It has been quite some time since my last blog posting. Many exciting things have been happening since then. I am currently in my third year of doctoral studies and and enjoying every moment. Researching several areas have allowed me to hone in on a dissertation topic! I won’t share it as of yet, it’s a surprise! :)
Travelled to Europe (Parts of Italy and Greece) last year and it was absolutely what this doctoral student needed. Went on a cruise with family and friends and came back refreshed and ended the year being grateful and feeling energized.
Well, this is all for now. . . will write again soon. . . :
In honor of good grammar.
March 4, is National Grammar Day! http://nationalgrammarday.com/
Join the cause here: http://grammatically.blogspot.com/
Today marks the 110th birthday of René François Ghislain Magritte a famous Belgian surrealist artist who is well-known for his thought-provoking images. One of his most recognized painting is named the Son of Man and is most commonly and perhaps affectionately dubbed “the bowler hat painting.”
Magritte described his paintings by saying:
“My painting is visible images which conceal nothing; they evoke mystery and, indeed, when one sees one of my pictures, one asks oneself this simple question, “What does that mean?” It does not mean anything, because mystery means nothing either, it is unknowable.” (Reference: http://www.magritte.com)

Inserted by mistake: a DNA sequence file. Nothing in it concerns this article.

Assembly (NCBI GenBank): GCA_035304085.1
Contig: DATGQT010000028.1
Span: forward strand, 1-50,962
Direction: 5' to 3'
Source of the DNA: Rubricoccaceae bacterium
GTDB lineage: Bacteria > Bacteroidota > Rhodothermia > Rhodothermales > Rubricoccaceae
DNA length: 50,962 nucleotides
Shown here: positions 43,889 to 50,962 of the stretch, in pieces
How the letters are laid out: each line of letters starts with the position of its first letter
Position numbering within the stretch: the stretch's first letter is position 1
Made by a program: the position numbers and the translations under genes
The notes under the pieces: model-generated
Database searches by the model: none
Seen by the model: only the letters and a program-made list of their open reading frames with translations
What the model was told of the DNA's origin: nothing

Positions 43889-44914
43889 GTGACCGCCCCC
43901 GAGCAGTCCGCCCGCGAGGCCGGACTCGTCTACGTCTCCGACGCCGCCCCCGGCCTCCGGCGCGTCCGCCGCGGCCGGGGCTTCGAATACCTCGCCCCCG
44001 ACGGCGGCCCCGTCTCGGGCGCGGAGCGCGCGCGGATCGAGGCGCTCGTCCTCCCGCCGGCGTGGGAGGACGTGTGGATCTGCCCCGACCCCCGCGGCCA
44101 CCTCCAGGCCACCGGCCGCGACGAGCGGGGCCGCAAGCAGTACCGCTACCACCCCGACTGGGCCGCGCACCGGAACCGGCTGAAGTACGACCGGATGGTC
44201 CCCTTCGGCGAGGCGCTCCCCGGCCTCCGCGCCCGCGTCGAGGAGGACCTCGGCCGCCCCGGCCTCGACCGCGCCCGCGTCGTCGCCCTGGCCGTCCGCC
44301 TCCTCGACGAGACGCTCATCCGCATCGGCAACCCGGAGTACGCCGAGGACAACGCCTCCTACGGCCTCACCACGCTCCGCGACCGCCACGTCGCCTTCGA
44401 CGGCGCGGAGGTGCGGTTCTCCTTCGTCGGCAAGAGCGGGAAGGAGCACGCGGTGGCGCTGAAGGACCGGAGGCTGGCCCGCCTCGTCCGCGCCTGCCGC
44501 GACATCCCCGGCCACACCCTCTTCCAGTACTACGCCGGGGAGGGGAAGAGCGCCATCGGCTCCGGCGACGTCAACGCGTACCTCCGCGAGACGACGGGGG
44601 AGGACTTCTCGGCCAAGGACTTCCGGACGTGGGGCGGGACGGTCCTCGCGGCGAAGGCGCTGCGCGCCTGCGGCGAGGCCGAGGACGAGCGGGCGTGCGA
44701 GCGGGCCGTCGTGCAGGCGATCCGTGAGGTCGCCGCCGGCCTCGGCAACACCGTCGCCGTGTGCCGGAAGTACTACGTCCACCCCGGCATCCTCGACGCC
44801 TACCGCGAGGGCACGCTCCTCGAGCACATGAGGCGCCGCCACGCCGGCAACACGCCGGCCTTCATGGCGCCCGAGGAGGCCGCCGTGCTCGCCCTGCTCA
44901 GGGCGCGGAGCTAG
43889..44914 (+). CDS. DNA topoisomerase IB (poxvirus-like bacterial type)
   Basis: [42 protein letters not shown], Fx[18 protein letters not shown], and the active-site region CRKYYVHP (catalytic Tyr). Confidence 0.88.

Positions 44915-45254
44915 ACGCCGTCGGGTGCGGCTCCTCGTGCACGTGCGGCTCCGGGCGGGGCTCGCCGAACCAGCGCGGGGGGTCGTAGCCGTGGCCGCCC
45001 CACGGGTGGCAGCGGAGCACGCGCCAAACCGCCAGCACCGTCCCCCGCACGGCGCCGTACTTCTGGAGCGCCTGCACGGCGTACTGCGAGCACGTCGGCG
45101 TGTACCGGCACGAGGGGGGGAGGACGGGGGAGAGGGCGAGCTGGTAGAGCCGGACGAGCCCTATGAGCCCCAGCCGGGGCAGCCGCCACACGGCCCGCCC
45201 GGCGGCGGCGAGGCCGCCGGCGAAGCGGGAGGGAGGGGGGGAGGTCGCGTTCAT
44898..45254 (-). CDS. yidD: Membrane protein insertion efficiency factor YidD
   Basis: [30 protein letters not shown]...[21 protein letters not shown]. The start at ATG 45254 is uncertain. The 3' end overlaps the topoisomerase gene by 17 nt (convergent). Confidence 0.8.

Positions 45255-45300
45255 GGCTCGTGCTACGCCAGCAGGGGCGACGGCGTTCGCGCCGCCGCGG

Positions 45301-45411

In beginning my nine week introduction to the Coordinated Management of Meaning (CMM) (Pearce, 2007), in which we attempt to define meaning and how meaning is made and making better social worlds, this quote from Magritte is a perfect example. The world of CMM that I am just beginning to understand and hope to understand more, has already, in its extreme short time, given me an appreciation for the question – “How do we make meaning?”
In the next eight weeks, I will continue to delve into the world of CMM with great enthusiasm and delight. For now, I will continue to go deeper into my thoughts on how meaning is made in my own ‘reality’ and in making a better social world.
Pearce, B. W. (2007). Making social worlds: A communications perspective. Malden, MA: Blackwell.
Carnegie Mellon honored Professor Randy Pausch (Oct. 23, 1960 – July 25, 2008) with an event on September 22, 2008 to celebrate his life and legacy, which touched millions of people around the world. For more, visit www.cmu.edu/randyslecture.
Use this link to watch the video: http://www.youtube.com/watch?v=gBxWO20OkbY
Creativity has lately been a companion of my mine for all my life, and continues to be a driving force within me. I enjoy Dr. Lessig’s books and presentations such as this one on TED . A video on creativity that I believe to be very thought provoking on bringing and continuing to bring creativity into our lives.